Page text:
The companies that do the hard and heavy lifting to respond to that will be surprised. Enterprises should be paranoid about how bulletproof their data architecture is. To standardize on a technology or a company is probably the worst decision you can make today. It is time for best-of-breed solutions that deliver the best of every world.
Is there a new technology in data or analytics that is creating more challenges than most people realize? How should enterprises adjust their approach to it?
The best way to kill an organization is to have bad data architecture and use that for decision making. The organizations that are rushing to buy analytics technology should pause to make sure their data strategy is right and confirm that they can make informed decisions with the data they have.
Enterprises need to look at today's challenging landscape, including the heavy lifting of understanding various data sets, curating them in the right manner, governing the data sets with the right attributes, and identifying the dependability of one source of data over another. A good analytics or BI tool will bubble up both the good and the bad information. Unless you have strong convictions that your data architecture is right, don't go into AI blindly right now.
What initiative is your organization spending the most time/resources on today? In other words, what internal project(s) is your enterprise focused on so that your company (not your customers) benefit from your own data or business analytics?
The number one initiative for MemSQL is to have a thriving hybrid platform that is easy to consume both in a self-deployed manner and in the public cloud while also offering companies the utmost ease of use.
Internally, we've added implementation of our customer data by adding support tickets with adoption and customer success. With our managed services, we've added to the number of users and queries that people can have on our trial in the cloud. Throughout all of this, we have always kept one initiative in mind: how do we help our customers get the most out of our own technology? We're drinking our own data. We've found it extremely useful to make investment decisions, to have interventions at customer sites to make them more successful, and to reach the outcomes that customers partnered with us for.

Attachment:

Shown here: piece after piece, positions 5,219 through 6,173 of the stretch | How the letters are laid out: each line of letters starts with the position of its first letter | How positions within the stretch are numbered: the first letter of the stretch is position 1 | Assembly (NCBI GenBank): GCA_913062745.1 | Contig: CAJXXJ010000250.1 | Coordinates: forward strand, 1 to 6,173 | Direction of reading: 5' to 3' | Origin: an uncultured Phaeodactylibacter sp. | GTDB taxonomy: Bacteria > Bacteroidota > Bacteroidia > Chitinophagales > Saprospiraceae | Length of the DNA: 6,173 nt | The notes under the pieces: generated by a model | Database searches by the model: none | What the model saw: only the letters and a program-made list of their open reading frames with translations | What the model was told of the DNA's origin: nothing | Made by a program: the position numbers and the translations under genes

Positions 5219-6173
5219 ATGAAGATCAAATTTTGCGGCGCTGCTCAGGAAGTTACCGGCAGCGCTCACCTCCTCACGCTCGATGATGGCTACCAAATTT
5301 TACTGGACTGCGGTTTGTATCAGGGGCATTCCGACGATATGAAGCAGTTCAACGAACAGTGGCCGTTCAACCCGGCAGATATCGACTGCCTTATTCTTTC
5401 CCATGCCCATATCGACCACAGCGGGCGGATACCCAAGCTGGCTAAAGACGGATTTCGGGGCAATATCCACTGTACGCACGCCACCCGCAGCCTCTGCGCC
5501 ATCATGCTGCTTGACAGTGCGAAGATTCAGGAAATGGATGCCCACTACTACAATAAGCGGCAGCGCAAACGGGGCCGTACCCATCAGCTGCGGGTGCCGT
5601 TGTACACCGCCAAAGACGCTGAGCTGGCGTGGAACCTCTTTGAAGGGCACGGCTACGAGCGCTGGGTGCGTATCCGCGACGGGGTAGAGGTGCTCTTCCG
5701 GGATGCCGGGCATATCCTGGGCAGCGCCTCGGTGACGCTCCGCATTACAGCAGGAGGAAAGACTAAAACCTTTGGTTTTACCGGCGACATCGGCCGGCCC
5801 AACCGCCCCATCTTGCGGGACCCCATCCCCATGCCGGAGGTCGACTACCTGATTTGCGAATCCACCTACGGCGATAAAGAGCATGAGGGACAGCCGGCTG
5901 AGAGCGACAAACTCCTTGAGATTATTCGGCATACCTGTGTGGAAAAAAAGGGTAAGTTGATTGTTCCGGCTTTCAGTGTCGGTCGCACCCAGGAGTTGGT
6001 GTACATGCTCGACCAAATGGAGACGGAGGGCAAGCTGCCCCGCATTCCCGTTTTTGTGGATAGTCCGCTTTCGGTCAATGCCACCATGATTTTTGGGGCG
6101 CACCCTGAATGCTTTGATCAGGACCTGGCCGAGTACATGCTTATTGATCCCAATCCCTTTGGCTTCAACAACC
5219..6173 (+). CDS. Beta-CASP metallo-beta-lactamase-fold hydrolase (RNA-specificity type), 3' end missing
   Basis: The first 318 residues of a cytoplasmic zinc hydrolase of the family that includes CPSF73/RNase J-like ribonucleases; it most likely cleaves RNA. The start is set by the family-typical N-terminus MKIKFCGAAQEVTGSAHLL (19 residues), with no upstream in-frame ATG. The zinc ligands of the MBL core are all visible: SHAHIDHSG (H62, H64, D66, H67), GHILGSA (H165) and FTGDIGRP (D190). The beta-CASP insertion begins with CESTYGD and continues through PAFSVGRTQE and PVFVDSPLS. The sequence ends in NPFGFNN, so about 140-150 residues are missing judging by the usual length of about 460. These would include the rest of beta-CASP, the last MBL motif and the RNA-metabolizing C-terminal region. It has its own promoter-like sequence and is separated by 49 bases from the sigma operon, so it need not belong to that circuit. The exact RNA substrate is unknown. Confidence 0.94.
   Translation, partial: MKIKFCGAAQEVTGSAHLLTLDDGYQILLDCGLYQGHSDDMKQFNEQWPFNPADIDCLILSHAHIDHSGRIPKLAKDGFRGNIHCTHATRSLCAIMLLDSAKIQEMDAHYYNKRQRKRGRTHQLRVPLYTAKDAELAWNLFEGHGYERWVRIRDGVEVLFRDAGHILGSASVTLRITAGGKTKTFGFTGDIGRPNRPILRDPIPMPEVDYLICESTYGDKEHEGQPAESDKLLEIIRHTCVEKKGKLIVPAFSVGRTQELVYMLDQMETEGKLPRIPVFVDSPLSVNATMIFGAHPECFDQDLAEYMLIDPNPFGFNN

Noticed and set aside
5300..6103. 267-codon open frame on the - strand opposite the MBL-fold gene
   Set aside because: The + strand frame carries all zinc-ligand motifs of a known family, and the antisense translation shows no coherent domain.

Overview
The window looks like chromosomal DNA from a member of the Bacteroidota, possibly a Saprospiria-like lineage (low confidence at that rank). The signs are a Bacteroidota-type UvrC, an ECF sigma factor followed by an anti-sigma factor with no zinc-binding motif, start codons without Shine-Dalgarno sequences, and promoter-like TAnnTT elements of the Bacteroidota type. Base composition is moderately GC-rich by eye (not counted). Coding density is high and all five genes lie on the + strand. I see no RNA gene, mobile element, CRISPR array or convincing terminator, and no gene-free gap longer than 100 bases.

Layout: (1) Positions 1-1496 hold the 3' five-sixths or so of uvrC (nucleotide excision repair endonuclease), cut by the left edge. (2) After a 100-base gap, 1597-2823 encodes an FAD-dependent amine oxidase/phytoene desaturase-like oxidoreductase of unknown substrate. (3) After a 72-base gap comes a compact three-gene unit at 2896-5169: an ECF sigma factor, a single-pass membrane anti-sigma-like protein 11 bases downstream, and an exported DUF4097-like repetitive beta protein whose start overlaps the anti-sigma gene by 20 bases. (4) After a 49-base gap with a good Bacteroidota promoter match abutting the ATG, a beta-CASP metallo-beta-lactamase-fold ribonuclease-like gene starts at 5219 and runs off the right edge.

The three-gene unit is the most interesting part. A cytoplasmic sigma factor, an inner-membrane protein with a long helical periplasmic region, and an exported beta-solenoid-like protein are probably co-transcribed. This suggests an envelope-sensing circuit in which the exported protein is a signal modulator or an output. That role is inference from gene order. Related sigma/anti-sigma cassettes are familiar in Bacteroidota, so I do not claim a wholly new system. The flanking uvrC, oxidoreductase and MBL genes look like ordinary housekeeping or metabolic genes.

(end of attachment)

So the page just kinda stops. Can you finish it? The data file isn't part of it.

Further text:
Where do you see analytics and data management headed in 2020 and beyond? What's just over the horizon that we haven't heard much about yet?
Data management will have to get a lot easier to perform and adopt. How do you make such a complex science easy to understand and consume? Analytics has already exploited the ease-of- use side. Analytics will have to get a lot wider in its ability to suck in data and provide a more holistic view of the organization. It must be nimbler to attract more sources of data inputs. Many AI tools are still extremely pricey. We can see a lot of those costs coming down as the user base expands.
Describe your product/solution and the problem it solves for enterprises.
The problem that MemSQL solves is how to marry real-time transactional data with historical data to make the best decision in the window of opportunity provided. MemSQL does it at scale, on commodity hardware, and with unprecedented speed and ease of use through a hybrid, multicloud environment.
[Editor's note: Raj Verma was formerly COO at Aptus Software and Hortonworks. He earned his bachelor's degree in computer science from BMS College of Engineering in Bangalore, India.]
James E. Powell is the editorial director of TDWI, including research reports, the Business Intelligence Journal, and Upside newsletter. You can contact him
via email here.